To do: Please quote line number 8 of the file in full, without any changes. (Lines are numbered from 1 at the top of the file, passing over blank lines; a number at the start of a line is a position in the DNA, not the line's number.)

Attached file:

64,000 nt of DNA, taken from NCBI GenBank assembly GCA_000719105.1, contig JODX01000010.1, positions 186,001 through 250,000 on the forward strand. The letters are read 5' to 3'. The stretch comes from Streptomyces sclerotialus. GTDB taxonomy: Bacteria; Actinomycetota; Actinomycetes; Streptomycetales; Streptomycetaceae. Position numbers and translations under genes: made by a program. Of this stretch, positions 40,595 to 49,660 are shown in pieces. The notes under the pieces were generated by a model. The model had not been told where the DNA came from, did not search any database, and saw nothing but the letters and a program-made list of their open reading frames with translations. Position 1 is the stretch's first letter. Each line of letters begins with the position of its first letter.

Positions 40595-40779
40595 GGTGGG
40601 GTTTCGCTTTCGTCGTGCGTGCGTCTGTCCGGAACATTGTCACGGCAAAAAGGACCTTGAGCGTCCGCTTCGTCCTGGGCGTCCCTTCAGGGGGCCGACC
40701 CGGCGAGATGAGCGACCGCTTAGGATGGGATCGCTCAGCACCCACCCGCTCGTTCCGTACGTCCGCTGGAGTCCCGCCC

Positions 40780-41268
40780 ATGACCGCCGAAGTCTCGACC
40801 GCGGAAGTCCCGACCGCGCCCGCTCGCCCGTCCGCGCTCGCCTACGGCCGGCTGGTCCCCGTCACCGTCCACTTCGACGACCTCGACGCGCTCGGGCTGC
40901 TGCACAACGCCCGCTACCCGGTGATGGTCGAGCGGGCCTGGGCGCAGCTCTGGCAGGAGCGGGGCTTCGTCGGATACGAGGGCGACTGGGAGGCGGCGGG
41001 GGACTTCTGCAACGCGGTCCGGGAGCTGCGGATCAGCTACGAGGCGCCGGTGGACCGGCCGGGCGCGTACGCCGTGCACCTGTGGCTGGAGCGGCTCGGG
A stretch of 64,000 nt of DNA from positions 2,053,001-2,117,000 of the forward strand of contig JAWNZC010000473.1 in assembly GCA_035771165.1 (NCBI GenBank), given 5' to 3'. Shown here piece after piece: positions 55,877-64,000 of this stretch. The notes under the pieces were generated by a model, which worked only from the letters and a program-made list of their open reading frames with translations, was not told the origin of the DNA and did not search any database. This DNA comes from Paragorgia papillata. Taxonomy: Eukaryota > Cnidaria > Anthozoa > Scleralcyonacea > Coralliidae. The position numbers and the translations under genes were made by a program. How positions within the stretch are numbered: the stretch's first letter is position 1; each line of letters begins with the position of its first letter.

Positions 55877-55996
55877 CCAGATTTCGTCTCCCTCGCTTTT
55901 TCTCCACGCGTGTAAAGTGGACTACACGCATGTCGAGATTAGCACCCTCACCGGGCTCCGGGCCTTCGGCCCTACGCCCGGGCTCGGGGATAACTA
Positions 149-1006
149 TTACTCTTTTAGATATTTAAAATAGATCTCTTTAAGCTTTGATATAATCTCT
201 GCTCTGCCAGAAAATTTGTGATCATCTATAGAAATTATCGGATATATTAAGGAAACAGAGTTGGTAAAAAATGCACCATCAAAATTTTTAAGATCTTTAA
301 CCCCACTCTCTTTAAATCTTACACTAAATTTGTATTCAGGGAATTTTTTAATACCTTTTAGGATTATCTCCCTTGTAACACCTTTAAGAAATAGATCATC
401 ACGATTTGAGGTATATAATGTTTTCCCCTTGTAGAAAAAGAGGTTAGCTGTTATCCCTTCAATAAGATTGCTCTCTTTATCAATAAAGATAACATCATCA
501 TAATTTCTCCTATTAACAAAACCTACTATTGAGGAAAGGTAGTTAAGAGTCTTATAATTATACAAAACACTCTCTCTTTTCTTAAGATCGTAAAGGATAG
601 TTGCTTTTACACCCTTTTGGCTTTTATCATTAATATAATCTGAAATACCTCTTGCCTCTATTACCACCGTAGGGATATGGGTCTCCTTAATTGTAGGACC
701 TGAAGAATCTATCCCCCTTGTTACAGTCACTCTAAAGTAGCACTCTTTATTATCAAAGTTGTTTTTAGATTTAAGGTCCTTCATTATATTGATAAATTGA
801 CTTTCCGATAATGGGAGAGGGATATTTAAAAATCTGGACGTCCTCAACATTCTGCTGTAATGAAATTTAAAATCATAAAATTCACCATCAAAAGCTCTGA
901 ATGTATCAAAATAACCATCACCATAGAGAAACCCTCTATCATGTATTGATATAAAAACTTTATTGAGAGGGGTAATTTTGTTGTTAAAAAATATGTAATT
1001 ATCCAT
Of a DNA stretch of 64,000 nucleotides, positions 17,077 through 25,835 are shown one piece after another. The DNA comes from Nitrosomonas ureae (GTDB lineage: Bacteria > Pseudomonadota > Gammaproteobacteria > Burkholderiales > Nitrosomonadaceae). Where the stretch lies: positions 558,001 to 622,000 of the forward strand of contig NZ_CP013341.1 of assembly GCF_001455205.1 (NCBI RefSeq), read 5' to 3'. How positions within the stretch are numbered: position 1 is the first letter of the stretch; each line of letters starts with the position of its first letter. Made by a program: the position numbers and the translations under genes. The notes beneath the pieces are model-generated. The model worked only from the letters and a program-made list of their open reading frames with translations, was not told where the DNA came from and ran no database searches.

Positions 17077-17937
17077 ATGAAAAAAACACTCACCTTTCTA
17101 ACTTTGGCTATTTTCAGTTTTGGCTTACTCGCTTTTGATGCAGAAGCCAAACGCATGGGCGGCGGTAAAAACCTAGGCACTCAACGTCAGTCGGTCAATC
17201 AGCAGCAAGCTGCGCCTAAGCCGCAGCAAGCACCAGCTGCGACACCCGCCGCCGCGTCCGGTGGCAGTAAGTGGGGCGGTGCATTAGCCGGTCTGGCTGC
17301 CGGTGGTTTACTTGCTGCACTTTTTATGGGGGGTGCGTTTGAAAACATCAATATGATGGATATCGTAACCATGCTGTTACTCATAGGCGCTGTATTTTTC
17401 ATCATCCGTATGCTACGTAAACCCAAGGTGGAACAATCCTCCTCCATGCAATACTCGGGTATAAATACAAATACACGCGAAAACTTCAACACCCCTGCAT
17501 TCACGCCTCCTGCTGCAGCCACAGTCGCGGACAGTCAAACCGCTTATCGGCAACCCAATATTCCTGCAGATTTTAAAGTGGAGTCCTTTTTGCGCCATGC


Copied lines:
40801 GCGGAAGTCCCGACCGCGCCCGCTCGCCCGTCCGCGCTCGCCTACGGCCGGCTGGTCCCCGTCACCGTCCACTTCGACGACCTCGACGCGCTCGGGCTGC